Researchers at the Goethe University Frankfurt, together with partners from the University of Tübingen in Germany and Queen Mary University as well as Francis Crick Institute from London (UK) have developed a novel technology to decipher the secret ubiquitin code.

Ubiquitin is a small protein that can be linked to other cellular proteins, thereby controlling and modulating their functions. The attachment occurs in many...

Im Focus: Perovskite edges can be tuned for optoelectronic performance

Layered 2D material improves efficiency for solar cells and LEDs

In the eternal search for next generation high-efficiency solar cells and LEDs, scientists at Los Alamos National Laboratory and their partners are creating...

Im Focus: Polymer-coated silicon nanosheets as alternative to graphene: A perfect team for nanoelectronics

Silicon nanosheets are thin, two-dimensional layers with exceptional optoelectronic properties very similar to those of graphene. Albeit, the nanosheets are less stable. Now researchers at the Technical University of Munich (TUM) have, for the first time ever, produced a composite material combining silicon nanosheets and a polymer that is both UV-resistant and easy to process. This brings the scientists a significant step closer to industrial applications like flexible displays and photosensors.

Silicon nanosheets are thin, two-dimensional layers with exceptional optoelectronic properties very similar to those of graphene. Albeit, the nanosheets are...

Im Focus: Researchers Imitate Molecular Crowding in Cells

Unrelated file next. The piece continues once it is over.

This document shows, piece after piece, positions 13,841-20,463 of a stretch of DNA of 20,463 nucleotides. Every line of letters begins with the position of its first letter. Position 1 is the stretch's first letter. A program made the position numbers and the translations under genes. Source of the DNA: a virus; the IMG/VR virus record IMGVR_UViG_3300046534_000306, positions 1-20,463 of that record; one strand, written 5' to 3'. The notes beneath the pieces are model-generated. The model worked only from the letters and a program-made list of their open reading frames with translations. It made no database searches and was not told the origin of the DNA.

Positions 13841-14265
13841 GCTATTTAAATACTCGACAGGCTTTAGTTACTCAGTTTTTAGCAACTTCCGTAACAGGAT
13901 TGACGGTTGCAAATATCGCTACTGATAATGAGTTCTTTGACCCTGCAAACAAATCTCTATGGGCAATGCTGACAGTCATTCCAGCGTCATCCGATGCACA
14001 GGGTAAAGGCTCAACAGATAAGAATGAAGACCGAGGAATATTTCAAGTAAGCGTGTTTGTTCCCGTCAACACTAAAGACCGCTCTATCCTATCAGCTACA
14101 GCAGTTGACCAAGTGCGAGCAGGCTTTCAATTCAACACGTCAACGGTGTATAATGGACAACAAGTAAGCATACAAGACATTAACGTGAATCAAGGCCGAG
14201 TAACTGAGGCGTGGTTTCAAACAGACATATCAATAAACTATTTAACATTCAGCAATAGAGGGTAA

Enzymes behave differently in a test tube compared with the molecular scrum of a living cell. Chemists from the University of Basel have now been able to simulate these confined natural conditions in artificial vesicles for the first time. As reported in the academic journal Small, the results are offering better insight into the development of nanoreactors and artificial organelles.

Enzymes behave differently in a test tube compared with the molecular scrum of a living cell. Chemists from the University of Basel have now been able to...

All Focus news of the innovation-report >>>

Anzeige

Anzeige

Event News

International Land Use Symposium ILUS 2017: Call for Abstracts and Registration open

20.03.2017 | Event News

CONNECT 2017: International congress on connective tissue

14.03.2017 | Event News

ICTM Conference: Turbine Construction between Big Data and Additive Manufacturing

07.03.2017 | Event News

 
Latest News

Pulverizing electronic waste is green, clean -- and cold

22.03.2017 | Materials Sciences

Astronomers hazard a ride in a 'drifting carousel' to understand pulsating stars

22.03.2017 | Physics and Astronomy

New gel-like coating beefs up the performance of lithium-sulfur batteries

22.03.2017 | Materials Sciences

VideoLinks
B2B-VideoLinks
More VideoLinks >>>